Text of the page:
It is evident that Alice Archer looked to winter florals and fruits for inspiration for her Autumn/Winter 2018 collection, as her designs were covered in snowdrops, white and purple anemones, winter jasmine and myrtle as well as a cocktail of cranberries, elderberries, and oranges. Other art influences which can be seen in her work include painter Gustav Klimt, the Whistler and Botticelli’s ‘Primavera.’ Renowned for her embroidery skills, which she honed while working at Dries van Noten, the collection sees Archer elevate her talents through her precise sequin work, silk shading embroidery and printing on top of embroidery with life-sized oil paintings of white anemones and citrus fruit painted by the designer herself. Although the collection mainly focuses on evening wear and includes long, flowing evening cocktail dresses with frilled hems or fine tulle layered over prints, there also also two-piece sets, A-line coats as well as kimono styled-wrap coat.
Stand out pieces from the collection include an a voluminous cape covered in embroidered snowdrops and a dark floral gown, featuring purple and fuchsia anemones with fine-tulle embroidered layer and deep v-back. Waists and backs are emphasized throughout the collection, as Archer made sure no little detail is missing. Exposed buttons are covered to match the silk and duchess satin used and girly ribbons draw attention to high waistlines. The static presentation gave the audience plenty of time to fully admire all the little touches that went into creating the romantic, wintry collection, and if the AW18 is a true reflection of the designer’s current stage in life, then she must be in very secure and content place in her life.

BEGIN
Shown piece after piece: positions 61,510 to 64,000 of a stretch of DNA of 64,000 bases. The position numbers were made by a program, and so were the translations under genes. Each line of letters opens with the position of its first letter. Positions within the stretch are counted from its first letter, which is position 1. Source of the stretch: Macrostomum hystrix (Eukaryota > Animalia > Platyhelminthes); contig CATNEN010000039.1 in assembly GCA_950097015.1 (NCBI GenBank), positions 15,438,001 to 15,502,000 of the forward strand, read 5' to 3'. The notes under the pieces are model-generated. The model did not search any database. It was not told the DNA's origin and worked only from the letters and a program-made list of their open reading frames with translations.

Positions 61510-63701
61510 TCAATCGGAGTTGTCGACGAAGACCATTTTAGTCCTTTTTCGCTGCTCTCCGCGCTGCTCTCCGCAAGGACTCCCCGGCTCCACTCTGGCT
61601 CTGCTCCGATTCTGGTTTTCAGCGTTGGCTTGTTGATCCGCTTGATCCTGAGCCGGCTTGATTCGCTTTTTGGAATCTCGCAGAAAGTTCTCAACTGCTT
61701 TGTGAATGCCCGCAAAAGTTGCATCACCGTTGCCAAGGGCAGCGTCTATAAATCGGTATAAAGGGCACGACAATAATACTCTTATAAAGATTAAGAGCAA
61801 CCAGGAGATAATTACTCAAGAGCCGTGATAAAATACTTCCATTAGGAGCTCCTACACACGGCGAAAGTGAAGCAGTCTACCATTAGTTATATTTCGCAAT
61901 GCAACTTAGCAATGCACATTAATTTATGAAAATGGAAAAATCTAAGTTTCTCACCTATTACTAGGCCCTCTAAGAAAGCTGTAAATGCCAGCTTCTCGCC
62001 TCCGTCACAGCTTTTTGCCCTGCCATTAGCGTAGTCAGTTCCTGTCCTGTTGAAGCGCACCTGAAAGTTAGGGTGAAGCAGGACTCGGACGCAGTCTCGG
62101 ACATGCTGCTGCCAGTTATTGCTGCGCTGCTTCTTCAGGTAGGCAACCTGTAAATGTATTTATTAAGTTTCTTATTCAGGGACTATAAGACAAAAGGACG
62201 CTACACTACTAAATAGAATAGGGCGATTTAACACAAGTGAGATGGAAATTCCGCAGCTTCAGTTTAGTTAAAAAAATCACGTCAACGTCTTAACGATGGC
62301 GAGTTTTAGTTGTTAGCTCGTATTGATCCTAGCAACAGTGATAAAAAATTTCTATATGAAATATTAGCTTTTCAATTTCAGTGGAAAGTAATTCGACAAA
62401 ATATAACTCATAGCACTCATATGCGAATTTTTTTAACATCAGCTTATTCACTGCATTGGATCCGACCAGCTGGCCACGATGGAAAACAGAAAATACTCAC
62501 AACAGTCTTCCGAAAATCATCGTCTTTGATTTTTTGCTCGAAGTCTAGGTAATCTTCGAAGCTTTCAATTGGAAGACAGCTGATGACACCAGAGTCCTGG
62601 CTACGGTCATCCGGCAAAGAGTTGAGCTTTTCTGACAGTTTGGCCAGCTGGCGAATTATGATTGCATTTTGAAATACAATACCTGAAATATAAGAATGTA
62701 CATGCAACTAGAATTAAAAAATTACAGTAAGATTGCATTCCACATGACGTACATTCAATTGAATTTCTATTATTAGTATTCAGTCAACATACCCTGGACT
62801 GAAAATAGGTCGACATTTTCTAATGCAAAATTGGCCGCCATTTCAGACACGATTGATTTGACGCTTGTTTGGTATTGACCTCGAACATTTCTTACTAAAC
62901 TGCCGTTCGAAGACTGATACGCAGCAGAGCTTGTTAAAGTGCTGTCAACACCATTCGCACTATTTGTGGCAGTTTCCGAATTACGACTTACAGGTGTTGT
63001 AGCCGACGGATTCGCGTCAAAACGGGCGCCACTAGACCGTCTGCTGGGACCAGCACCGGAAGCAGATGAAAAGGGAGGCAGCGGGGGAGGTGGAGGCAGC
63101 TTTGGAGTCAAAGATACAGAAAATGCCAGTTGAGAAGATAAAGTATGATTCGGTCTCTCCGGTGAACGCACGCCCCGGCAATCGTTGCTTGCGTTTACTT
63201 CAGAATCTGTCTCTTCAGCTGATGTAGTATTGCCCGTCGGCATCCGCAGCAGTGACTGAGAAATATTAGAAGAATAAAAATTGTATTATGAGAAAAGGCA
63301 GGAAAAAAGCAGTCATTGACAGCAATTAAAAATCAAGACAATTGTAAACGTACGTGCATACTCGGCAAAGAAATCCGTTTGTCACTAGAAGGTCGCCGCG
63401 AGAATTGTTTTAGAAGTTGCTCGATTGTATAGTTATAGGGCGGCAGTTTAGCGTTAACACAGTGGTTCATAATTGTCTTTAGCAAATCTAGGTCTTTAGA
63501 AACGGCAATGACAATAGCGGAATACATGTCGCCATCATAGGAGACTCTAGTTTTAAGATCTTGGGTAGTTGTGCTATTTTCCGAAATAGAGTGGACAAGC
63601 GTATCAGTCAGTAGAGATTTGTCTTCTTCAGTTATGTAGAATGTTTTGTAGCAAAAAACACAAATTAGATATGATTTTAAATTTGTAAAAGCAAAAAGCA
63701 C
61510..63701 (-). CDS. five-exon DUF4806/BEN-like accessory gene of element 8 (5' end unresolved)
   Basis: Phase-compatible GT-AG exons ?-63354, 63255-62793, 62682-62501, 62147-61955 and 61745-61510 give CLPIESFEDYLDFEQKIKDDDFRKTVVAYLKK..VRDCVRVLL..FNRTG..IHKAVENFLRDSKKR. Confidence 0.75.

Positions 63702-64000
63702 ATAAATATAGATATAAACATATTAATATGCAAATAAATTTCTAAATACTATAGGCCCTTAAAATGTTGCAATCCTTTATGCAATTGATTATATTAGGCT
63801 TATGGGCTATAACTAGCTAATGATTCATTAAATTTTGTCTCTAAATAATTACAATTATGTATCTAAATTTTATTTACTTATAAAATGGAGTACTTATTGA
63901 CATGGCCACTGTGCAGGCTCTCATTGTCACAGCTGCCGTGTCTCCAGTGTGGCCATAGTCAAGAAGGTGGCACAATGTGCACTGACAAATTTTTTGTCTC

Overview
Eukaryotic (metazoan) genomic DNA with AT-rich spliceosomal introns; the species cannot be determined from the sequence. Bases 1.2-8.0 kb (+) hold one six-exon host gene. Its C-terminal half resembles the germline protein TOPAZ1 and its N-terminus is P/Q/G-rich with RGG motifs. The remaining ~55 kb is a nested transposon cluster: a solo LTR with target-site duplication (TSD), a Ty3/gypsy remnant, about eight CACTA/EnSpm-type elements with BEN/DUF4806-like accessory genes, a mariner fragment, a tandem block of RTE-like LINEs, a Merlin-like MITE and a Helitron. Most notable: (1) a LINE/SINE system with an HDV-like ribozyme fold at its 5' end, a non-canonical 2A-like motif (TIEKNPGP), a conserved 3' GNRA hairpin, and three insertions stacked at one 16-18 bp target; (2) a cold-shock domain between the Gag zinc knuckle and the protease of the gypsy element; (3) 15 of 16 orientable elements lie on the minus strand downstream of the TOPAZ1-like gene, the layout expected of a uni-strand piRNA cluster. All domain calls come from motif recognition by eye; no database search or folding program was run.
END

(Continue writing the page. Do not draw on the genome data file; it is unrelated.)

Faustine Steinmetz moves beyond denim to archetypes
Parisian born designer Faustine Steinmetz moved beyond denim for her collection 011, choosing to work around a series of archetypes instead of her usual experimentation with denim fabrics and weaving. The collection saw Steinmetz deconstruction and reinterpret 10 iconic pieces from the typical Parisian wardrobe, such the classic Burberry trench coat, the silk shirt, Levi’s 501, the cable knit jumper and Hermès silk scarf. The show opened with a number of sleeveless denim jackets, tucked into high-waisted jeans which at a quick glance could be a denim jumpsuit. The collar of the denim jackets were replaced with oversize mint-colored silk panels, for a 80s touch. Mint-colour silk was used throughout the collection in dress, shorts and blouses.
Steinmetz reworks the current trend surrounding biking-lycra shorts, presenting denim shorts, as well as textured, felted shorts. Highlights from the collection include her reinterpretation of the trenchcoat, which is reflected in a simple mac, a crushed textured trench coat as well as a monogrammed, knitted mohair blanket coat. The silk scarf is also progressive reimagines and seen in the form of a scarf before transforming into wrap silk skirt, a scarf top and finally a silk top featuring Swarovski beading. While the show successfully managed to showcase the designers evolution of each item, it did not give viewers chance to see Steinmetz textile experimentations up close.
Edeline Lee reflects on her secret garden
Edeline Lee momentarily transported viewers to her own secret garden for her Autumn/Winter 2018 collection presentation. Staged at the BFC show space, the immersive presentation saw the designer transform the space into her version of Eve’s garden, complete with a grass carpet, trees and sculpted greenery which served as the perfect backdrop for the collection monastics silhouettes. Inspired by the dark and secret gardens within herself, the designer reworked some of her signature fabrics, such as the Flou Bubble Jacquard as well as her Georgette Champion dresses for AW18, while experimenting with new styles. A dark, yet romantic collection, colours were rich and jewelled, with deep purples, red, navy, amber green and black with a touch of white.
Stand out pieces included a flowing floral jacquard coat in thick wool and floor-length floral coats which closed at the navel, with matching wide legged trousers. Silhouettes were long and modest, with lengths of fabric draped into lush folds and flounces. “The woman is turning inward and she’s grounded and contemplating,” said Lee on her muse for this season to WWD.
Photos: Catwalkpictures and FashionUnited Editorial